Honesty and ethics rating: 85%
For the past 17 years, nurses have rated the highest in honesty and ethics, according to Gallup's occupational honesty poll. Americans have been fairly consistent about their approval of medical professionals, but nurses continually rate the highest, and by a wide margin.
Why such high ratings? Because, unlike what you see on TV, nurses do more than change bedpans and give sponge baths. They advocate for their patients' well-being, educate families on how to best help their loved ones recover and quite literally save lives.
America needs more nurses. If you’re one of those caring and compassionate individuals who can also stand 12-hour long shifts, you might consider a career in this field.
Registered nurses make a median annual salary of $71,730 and job outlook is predicted to grow 12% by 2028.
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Honesty and ethics rating: 66%
Engineers are rigorously educated individuals who work in a wide variety of fields, like construction, infrastructure, agriculture and space exploration. They are responsible for the development, design, research, construction and testing of everything — from aircraft to medical devices to iPhones.
Clearly, they must be doing something right, since 66% of Americans say that they maintain high virtues of honesty and ethics. It could probably also be because engineers must commit to upholding a strict code of ethics before they get their Iron Ring. It makes sense because it’d be pretty unethical to build a shoddy bridge, building or airplane.
Engineering jobs are multidisciplinary and cover a wide range of fields. Job prospects are looking rosy for most types of engineers — for example, the field of industrial engineering is expected to grow 8% in the next 10 years, and those engineers make a median salary of $87,040 per year.
20. Medical doctors
Honesty and ethics rating: 65%
Medical doctors are physicians that treat illnesses and injuries, prescribe medications and diagnose ailments. These professionals must obtain a doctorate degree in medicine and complete two years of residency before being able to practice.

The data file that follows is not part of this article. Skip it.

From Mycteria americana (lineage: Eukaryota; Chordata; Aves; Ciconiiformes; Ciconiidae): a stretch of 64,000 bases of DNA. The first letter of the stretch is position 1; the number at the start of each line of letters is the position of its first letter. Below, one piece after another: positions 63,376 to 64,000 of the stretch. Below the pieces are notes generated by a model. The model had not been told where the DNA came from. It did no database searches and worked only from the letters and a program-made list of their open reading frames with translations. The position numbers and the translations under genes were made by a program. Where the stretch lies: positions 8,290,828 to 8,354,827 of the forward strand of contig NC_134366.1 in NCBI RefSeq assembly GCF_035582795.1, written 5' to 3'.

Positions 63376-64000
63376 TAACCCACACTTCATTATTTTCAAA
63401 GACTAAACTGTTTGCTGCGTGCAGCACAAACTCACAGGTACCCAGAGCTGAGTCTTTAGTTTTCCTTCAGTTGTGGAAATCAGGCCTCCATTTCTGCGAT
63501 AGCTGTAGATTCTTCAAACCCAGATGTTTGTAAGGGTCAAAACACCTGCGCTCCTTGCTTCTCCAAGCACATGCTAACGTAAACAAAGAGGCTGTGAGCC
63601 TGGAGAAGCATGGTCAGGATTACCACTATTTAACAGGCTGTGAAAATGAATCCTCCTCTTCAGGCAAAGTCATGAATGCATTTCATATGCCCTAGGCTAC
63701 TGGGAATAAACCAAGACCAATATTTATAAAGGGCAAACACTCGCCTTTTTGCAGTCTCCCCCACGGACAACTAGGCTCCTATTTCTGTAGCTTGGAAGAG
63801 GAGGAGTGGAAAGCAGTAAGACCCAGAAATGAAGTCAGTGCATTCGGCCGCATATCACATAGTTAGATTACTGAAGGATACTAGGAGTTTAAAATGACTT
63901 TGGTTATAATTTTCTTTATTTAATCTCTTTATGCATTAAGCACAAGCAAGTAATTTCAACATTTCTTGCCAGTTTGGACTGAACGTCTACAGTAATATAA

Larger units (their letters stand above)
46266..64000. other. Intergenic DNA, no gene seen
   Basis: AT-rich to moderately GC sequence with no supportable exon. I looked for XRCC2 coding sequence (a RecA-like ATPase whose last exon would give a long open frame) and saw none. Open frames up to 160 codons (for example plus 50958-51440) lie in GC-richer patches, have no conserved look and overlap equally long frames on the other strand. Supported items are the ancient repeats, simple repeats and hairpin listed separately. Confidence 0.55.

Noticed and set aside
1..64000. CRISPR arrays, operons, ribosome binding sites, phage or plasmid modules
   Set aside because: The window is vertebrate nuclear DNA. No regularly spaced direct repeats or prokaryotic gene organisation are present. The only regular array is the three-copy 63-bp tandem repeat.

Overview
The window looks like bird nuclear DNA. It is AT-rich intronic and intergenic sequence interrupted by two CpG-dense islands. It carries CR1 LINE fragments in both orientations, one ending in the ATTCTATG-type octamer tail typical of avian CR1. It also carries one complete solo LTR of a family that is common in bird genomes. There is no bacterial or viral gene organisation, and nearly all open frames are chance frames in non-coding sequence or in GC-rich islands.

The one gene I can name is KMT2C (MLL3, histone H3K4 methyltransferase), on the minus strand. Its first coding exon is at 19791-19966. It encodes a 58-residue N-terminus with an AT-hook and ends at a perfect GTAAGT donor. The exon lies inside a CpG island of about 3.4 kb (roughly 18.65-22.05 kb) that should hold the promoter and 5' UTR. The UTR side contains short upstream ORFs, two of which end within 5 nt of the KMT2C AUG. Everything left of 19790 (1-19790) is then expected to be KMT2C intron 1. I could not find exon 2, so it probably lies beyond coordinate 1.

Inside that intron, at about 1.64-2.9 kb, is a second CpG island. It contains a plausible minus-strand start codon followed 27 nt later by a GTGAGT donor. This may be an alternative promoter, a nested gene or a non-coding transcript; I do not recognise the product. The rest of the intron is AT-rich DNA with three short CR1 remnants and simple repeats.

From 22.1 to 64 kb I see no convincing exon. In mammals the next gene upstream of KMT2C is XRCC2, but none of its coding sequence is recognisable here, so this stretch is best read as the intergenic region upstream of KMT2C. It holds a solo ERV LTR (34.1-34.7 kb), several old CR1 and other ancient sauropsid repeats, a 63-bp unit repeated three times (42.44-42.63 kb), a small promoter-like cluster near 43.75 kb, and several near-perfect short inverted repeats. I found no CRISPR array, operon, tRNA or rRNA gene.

With that much knowledge and expertise under their belts, it's no wonder that 65% of Americans trust that their doctor maintains a high level of honesty and ethics.
Physicians are in high demand across the United States, and jobs in the medical field are expected to grow by at least 7% by 2028. Doctors must go through 12 years of schooling, but the payoff is worth it: they make a median salary of $208,000 per year.
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Honesty and ethics rating: 64%
Pharmacists are responsible for filling a patient’s medical prescriptions and ensuring that patients are on their path to wellness. Americans have been fairly consistent in their assessment of pharmacists — 64% say that these professionals are honest and ethical.
The job outlook for pharmacists is less than ideal — there's anticipated to be 0% job growth in this field by 2028. Employment in retail pharmacies is expected to decline as online and mail-order prescriptions become more prevalent. The median salary for pharmacists is on par with most other medical professionals — they take home six figures, with the median falling at $126,120 per year.
Honesty and ethics rating: 61%
The dentist’s office can be a scary place. You’re on your back, under blinding fluorescent lights, while your dentist digs around in your mouth using a dental scaler and a probe. And what's that buzzing sound? That can't be good...
Obviously, the transaction involves a fair bit of trust, which is why it's a relief that 61% of Americans trust that their dentists have “very high” or “high” ethical standards.
Dentists must obtain as much education as doctors and all of the hard work results in fair compensation. The average median salary for a dentist is $156,240.The field is expected to grow 7% by 2028.
17. Police officers
Honesty and ethics rating: 53%
Slightly more than half of Americans believe that the men and women in blue conduct themselves with honesty and ethics, but that number is down from 58% in 2016.
The drop in the numbers followed a series of controversies involving police officers throughout the U.S.
If it’s your dream to serve and protect your community, the field of police and detective work is expected to grow 5% in the next 10 years.
Officers must go through rigorous mental and physical trials at police academies. Some get their bachelor's degree in criminal justice, psychology or even computer science first, though it’s not required. The median salary for this profession is $63,380 per year.
16. College teachers
Honesty and ethics rating: 49%
College costs a fortune these days.
Tuition, room and board and associated fees are around $41,468 at a four-year private university. That’s per year. At those prices, people want to be sure that they’re receiving the highest quality education.
Luckily, professors are pulling in top marks. 49% of Americans say that college lecturers are honest and ethical.
Demand for qualified college teachers is expected to grow 11% by 2028, since having some form of higher education is now a requirement in many professions. The majority of employment growth will be in part-time positions at postsecondary institutions.
The median salary for postsecondary educators is $78,470.
Honesty and ethics rating: 43%
Psychiatrists are medical doctors that specialize in psychology and mental health. Patients who enlist the services of a psychiatrist trust that these professionals have a vested interest in their mental health and will put them on a path to wellness.